Former National Champ Jonathan Hilton Inching Toward November Nine

Jonathan Hilton won the National Championship in 2013 and disappeared from poker. Now he's back and deep in the Main Event.

Jonathan Hilton won the National Championship in 2013 and disappeared from poker. Now he’s back and deep in the Main Event.

Jonathan Hilton was on top of the world a little over two years ago. He won the 2013 National Championship in New Orleans, a WSOP  bracelet and a bankroll-boosting $355,599 – a big deal for a someone that cut his teeth on $300 tournaments.

It should have been the moment that launched him to a different stratosphere. Instead, tragedy struck and changed the path of his career. Hilton only registered a handful of cashes since then. “I haven’t really played since the National Championship. I had some family emergency problems,” he said. “My mom passed away just over a year ago and I was at home taking care of her and family stuff before that.”

Hilton spent a good deal of time at home in Tennessee caring for his mother and then grieving after. Only recently did Hilton return to the game, but it didn’t come easy for him. “I thought I’d be able to pick it (tournament poker) right back up, but I played the Cherokee WSOP Circuit stop back in April and it was my first live tournament (in almost a year).”

“I forgot how long it had been. I thought I could just jump back in because it’s my arena, but I had to adjust because the game’s changed a bit,” Hilton added. “I was playing a couple of cash games back home but it wasn’t enough to compensate for the adjustments I had to make. I had the whole summer to adjust and messed up a couple big spots late in tournaments and I realized, ‘Oh yeah, it’s not 2013.’ I just had to progress with it.”

After a summer of getting back ahead of the curve Hilton is deep in Day 5 of the 2015 WSOP Main Event with nearly 2 million chips. “My morning has been good, we started off really good. I had 1.6 at the beginning, picked up aces and few other small pots and it feels good.”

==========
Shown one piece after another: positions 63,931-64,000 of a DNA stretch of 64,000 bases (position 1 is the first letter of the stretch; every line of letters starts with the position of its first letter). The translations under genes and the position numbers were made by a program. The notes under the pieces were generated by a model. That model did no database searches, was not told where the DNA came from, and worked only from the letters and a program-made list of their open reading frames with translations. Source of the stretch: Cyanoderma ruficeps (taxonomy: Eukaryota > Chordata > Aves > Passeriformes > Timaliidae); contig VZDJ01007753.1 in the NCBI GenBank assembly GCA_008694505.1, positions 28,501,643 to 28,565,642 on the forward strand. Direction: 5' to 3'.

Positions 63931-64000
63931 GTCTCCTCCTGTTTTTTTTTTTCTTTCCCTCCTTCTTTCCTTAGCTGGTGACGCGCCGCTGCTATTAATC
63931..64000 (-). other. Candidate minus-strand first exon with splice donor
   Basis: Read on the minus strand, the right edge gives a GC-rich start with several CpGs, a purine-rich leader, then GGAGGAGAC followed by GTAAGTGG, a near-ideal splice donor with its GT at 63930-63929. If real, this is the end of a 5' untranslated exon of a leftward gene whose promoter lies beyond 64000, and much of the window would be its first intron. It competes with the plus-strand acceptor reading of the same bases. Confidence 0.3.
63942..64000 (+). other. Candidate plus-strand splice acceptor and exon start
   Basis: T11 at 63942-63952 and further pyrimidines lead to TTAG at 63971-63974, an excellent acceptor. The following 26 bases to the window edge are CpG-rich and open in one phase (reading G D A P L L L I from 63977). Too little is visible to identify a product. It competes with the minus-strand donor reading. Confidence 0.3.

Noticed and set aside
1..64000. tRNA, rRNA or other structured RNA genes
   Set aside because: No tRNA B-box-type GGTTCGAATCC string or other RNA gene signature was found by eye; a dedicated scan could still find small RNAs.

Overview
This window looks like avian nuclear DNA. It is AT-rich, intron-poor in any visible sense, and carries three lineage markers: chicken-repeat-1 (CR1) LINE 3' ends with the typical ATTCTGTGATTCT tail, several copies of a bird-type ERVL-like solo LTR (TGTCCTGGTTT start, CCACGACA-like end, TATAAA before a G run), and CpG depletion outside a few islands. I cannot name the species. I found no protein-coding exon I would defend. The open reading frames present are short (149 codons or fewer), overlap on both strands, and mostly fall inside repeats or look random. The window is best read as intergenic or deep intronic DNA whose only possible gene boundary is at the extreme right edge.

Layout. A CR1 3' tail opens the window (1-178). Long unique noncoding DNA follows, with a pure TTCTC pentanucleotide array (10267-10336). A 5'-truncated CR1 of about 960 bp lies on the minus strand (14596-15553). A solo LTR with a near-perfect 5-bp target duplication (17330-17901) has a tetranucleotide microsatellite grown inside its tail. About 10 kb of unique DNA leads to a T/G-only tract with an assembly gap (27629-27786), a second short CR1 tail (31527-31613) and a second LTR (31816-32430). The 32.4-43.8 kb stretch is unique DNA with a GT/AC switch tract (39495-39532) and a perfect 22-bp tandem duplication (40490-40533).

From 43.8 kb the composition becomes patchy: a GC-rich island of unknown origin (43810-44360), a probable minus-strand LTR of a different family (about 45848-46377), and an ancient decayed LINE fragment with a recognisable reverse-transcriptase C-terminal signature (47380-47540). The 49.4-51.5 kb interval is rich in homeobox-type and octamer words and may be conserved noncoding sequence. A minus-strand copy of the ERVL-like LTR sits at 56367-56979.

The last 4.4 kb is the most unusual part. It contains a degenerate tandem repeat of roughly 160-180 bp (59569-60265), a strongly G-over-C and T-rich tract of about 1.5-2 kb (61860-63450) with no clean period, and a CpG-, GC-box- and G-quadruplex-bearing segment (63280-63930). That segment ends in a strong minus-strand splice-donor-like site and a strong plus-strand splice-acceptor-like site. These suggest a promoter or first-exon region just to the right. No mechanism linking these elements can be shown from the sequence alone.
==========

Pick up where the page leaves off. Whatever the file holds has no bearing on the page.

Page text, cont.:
Hilton has felt the effects of playing the game full time. “I’m loving the grind again, sometimes you have to put your body through some work but it’s rewarding.”

Hilton feels the physical grind of the Main Event wearing on him and fortunately his roommate Sterling Savill is also still in the tournament.  “We’re wiped out after we get up to the room and I can’t keep my eyes open for more than an hour,” said Hilton. “I’ll take a shower and it’s lights out for me. Then I’ll wake up and jump in the shower to wake myself up and get back down here. There’s no time for anything else.”

Hilton is fully aware of the enormity of his position on Day 5. “No matter how deep I finish, it’s a win for me, this is my first Main Event cash,” he said. “The first time I played I made Day 3 and was sure I was going to cash, but then I lost a big pot and was out. Ever since then I would bust on Day 2 or Day 1 and thought to myself, ‘I don’t have it for the Main, it’s just not in the cards for me.'”

The past two years of struggle weren’t lost on Hilton, he’s grown and matured in a way that only tragedy can shape a person. “I just feel blessed to be out here. After everything that happened with my mom, I see things a little differently,” he said. “The money is cool and I’d love to win it all, but I’d really like to make a real deep run – go from National Champion to World Champion.”

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Paul Oresteen

Senior Writer: Paul Oresteen originally joined BLUFF in 2008 as an intern. He covered two World Series of Poker’s before leaving to join After a two year hiatus Oresteen returned to BLUFF in November 2012. Since starting as a poker journalist Oresteen has covered the World Series of Poker, WSOP Circuit, World Poker Tour and European Poker Tour. He graduated from Georgia State University with a B.A. in Communications in 2008.
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